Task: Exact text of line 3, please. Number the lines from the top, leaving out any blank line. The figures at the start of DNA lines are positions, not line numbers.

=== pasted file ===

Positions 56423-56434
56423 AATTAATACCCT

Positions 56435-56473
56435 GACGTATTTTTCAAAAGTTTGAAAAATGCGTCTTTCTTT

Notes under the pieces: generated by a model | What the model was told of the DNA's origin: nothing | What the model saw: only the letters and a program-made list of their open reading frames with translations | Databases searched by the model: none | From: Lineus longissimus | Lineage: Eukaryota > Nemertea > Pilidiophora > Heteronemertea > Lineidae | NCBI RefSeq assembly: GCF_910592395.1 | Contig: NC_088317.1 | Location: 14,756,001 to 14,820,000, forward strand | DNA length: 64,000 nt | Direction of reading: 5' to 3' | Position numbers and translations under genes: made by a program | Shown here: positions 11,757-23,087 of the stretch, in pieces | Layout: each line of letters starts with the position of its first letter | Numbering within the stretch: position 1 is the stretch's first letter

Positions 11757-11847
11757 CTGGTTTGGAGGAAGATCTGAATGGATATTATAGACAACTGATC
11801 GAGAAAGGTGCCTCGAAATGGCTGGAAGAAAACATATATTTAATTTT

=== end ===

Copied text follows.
Positions 56435-56473